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Nikica Gilic

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Linger Awhile: Live at Newport and More
Linger Awhile: Live at Newport and More
Price: £20.75

1 of 1 people found the following review helpful
4.0 out of 5 stars Sassy compilation, 20 Aug. 2011
Well, if this is NOT essential Vaughan CD, it is still interesting both for Sassy's fans and general jazz (and jazzy) audiences... The first portion of CD is made of live 1957Newport recording (around 25 minutes) where she sounds younger than on some earlier recordings and, although very pleasurable, this set is uneven, so it is no wonder it was not released before turn of the century... Sarah's band here is Jimmy Jones (p), Richard Davis (b), Roy Haynes(dm) - again, not working together as well as one would expect of these professionals...
The rest of the CD is a bunch of alternate tracks from various albums and, ACTUALLY, some of these are better than the "original" Newport portion - for instance two tracks alternate from the early '80s album Crazy and Mixed up (Sassy sings with Joe Pass-g, Roland Hanna-p, Andy SImpkins-b, Harold Jones-dm) ...
And, of course, it's always pleasure to hear Sassy working with Basie orchestra (and there are two alternate tracks with Basie's band from early '80s, without Basie, with Sassys trio sittin' in with Freddie Green and the horns)...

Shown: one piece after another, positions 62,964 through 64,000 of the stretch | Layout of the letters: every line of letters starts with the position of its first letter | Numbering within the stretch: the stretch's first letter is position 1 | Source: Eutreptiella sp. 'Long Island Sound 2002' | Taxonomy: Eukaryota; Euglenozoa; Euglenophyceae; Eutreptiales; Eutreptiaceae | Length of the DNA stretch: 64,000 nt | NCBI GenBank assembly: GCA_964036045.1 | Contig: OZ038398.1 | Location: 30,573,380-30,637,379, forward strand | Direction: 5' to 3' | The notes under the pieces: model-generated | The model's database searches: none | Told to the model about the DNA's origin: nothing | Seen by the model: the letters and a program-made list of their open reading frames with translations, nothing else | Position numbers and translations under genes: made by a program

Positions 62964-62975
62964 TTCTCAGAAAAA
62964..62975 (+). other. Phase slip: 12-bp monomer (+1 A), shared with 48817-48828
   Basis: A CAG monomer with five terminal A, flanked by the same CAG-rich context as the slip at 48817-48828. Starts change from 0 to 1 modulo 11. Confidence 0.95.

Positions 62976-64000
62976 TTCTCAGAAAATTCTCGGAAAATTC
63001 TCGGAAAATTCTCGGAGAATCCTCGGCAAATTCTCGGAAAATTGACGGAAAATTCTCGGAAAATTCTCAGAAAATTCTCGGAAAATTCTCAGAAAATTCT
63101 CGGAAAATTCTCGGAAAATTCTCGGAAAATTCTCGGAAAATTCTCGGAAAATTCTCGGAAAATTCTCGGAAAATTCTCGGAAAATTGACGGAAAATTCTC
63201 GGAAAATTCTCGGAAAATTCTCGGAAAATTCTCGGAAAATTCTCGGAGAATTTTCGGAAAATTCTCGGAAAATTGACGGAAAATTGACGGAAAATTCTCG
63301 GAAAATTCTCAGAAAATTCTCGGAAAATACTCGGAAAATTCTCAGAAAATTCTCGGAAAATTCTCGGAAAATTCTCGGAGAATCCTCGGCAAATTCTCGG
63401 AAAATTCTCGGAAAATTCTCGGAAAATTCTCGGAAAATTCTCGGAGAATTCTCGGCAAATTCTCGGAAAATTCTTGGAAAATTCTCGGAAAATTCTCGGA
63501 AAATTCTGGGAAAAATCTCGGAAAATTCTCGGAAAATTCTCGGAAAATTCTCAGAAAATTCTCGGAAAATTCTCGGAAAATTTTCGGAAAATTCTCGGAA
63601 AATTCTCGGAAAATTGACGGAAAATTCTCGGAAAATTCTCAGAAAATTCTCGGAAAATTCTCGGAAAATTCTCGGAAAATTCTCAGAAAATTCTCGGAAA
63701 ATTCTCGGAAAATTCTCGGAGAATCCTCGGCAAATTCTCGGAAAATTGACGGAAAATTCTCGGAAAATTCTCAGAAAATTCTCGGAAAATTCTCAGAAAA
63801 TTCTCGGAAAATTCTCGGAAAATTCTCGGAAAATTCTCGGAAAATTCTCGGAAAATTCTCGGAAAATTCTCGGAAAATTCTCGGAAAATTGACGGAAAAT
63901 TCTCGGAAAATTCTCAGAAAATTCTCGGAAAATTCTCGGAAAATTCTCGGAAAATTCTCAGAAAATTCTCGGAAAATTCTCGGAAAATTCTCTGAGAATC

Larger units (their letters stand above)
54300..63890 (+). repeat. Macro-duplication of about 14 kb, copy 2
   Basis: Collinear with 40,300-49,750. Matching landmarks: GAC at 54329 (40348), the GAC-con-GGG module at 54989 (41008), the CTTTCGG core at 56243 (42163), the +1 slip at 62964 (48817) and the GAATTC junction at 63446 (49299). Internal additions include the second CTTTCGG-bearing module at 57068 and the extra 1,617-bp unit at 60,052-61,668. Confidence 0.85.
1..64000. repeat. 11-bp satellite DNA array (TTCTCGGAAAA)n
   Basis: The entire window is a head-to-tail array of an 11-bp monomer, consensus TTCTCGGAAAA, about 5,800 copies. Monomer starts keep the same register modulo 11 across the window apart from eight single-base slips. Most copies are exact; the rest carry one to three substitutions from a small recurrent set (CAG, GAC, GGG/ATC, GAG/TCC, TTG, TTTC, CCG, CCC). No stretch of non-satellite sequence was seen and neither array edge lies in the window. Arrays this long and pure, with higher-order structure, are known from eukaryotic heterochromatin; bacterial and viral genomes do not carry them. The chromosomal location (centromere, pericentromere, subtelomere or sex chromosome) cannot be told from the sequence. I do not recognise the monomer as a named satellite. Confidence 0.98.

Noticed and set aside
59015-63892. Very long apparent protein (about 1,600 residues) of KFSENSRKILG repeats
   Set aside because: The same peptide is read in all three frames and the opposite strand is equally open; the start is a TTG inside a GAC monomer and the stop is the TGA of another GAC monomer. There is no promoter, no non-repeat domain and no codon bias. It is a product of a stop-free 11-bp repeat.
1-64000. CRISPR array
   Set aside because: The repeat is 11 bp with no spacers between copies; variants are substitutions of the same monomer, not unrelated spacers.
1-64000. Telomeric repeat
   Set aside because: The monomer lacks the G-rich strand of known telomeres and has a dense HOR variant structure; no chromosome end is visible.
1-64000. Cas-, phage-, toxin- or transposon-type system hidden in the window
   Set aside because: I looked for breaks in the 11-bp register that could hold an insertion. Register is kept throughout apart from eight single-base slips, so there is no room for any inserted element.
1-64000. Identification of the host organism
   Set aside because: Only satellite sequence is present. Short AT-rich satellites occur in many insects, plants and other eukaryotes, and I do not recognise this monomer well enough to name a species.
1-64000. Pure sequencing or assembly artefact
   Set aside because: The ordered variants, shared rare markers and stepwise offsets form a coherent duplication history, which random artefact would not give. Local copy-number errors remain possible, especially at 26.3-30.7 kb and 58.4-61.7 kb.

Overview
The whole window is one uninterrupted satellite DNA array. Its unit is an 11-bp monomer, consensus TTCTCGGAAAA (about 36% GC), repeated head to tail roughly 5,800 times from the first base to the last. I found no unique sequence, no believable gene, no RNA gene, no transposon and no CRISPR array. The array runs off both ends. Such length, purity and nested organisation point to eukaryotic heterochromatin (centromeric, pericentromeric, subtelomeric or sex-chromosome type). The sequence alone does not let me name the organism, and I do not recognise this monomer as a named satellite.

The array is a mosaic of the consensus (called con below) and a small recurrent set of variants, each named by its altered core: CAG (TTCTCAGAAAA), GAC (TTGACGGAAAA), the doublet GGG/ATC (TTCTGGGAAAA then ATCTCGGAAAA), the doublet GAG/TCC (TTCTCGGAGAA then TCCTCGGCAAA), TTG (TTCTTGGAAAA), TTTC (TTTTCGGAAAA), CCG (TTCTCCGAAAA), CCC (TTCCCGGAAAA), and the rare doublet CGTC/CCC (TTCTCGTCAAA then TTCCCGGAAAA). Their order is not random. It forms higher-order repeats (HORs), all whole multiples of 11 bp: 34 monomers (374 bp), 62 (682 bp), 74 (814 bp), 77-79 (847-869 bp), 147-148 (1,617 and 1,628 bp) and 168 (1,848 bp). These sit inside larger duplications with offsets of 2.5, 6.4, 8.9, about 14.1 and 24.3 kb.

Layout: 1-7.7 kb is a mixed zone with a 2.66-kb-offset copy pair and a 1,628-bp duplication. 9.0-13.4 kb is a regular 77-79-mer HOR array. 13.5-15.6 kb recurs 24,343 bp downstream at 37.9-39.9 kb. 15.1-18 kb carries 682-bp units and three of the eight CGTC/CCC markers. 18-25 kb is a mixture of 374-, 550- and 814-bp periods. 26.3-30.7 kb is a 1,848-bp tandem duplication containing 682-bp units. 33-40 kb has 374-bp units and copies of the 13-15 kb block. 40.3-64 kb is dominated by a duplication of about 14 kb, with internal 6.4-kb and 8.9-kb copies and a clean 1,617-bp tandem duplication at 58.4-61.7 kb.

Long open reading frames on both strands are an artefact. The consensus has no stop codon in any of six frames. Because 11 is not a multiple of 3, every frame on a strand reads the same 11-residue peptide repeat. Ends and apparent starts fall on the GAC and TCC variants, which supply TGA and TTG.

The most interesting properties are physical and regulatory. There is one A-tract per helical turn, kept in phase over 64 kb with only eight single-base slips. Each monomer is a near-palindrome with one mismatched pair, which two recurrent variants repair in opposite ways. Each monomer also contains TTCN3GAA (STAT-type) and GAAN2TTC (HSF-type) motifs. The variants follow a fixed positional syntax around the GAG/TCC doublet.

So, although not one of the first Vaughan albums to buy, this is more than curiosity and there are sone very fine moments... In the context of Sassy's career I give it 4 stars, although I'd rather give it 4 and a half...
For, Sassy was great not only only when she was perfect...


Traditionalism Revisited
Traditionalism Revisited
Offered by Disco100
Price: £12.76

5 of 6 people found the following review helpful
5.0 out of 5 stars Merging of styles, 27 July 2011
This is as beautiful as I kinda hoped it might be...

If you're into West Coast jazz (50s, cool style) you 'll probably like it, but the same goes if you are a traditionalist (like I am)
or if you like merging of different eras and styles (like me, again)...
Bob Brookmeyer (on trombone and piano), Jimmy Giuffree (on reeds) and Jim Hall (on guitar)work tightly, elegantly and intelligently together showing how well jazz can work when it transcends boundaries...
Magnificent!


The Gifted Ones
The Gifted Ones

0 of 1 people found the following review helpful
5.0 out of 5 stars By Jove! This is swinging!, 25 July 2011
This review is from: The Gifted Ones (Audio CD)